Matovu spent his early childhood in Namungoona, a Kampala suburb with his father, a bus driver. However, after his father’s death in 1996, the then seven-year-old was taken to live with his grandparents in Binikira village, Kassanda district. “In town, I would earn from doing odd jobs such as fetching water for neighbors. However, life in the village was tough,” he says. In addition, life in the village taught him to work hard, be responsible and respect people. He also became passionate about agriculture.
In 2014, in his final year at university, Matovu ventured into vertical and micro-urban farming. He trained urban dwellers to grow food in small spaces in sacks and polythene bags. Meanwhile, as a scientist, Matovu believes in experimenting, testing, and improving his products. He took time to study the challenges faced in sack gardening and sought solutions.
“I received $1,000 (sh3.7m) funding from the solution fund of Ideas Uganda,” he says. This was his capital. Each year, the fund facilitates 10 youth entrepreneurs to come up with environmental conservation projects across the country. Youths apply and the best projects are selected.
“I spent part of this money on research, testing, and piloting,” Matovu says. "I spent sh810,000 (about 200 EUR) on the first garden, which the carpenter took three months to design,” he says. To earn a profit, he had to sell the garden at sh1m. This meant that the garden was unaffordable for the low-income earners Matovu was targeting. With funding from IFU, he subsidized the price for five gardens and sold them to the community at half-price. In 2017, Matovu registered his business and even scooped an innovation award from the Massachusetts Institute of Technology. That inspired him to work harder.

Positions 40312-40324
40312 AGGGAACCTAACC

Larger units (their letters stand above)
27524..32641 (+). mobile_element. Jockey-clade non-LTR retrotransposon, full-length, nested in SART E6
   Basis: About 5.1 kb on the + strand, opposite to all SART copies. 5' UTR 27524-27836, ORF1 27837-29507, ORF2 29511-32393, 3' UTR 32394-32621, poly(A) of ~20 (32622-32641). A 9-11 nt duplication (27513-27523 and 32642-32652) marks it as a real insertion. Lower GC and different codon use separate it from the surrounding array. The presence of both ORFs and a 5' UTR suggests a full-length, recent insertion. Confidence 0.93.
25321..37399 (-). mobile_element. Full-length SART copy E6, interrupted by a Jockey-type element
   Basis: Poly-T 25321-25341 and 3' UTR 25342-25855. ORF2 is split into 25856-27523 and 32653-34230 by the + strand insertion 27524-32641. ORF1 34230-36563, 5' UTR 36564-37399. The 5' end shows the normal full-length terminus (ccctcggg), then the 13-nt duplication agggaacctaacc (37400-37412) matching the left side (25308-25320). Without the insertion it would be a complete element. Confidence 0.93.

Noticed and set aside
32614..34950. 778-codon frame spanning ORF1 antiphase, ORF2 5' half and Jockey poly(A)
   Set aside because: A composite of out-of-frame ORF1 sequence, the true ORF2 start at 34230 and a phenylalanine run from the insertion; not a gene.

In 2018, he started producing his gardens and the cost was reduced to sh260,000. “It was a long process that took me years — from 2014 to 2018 when I started selling these gardens,” he says. Up to 2019, Matovu had only sold 45 gardens, but in 2020 alone he sold 300 farms and he has never looked back. Currently, he produces three farms a day at sh260,000 (about 60 EUR) each.
Read the complete article at www.newvision.co.ug.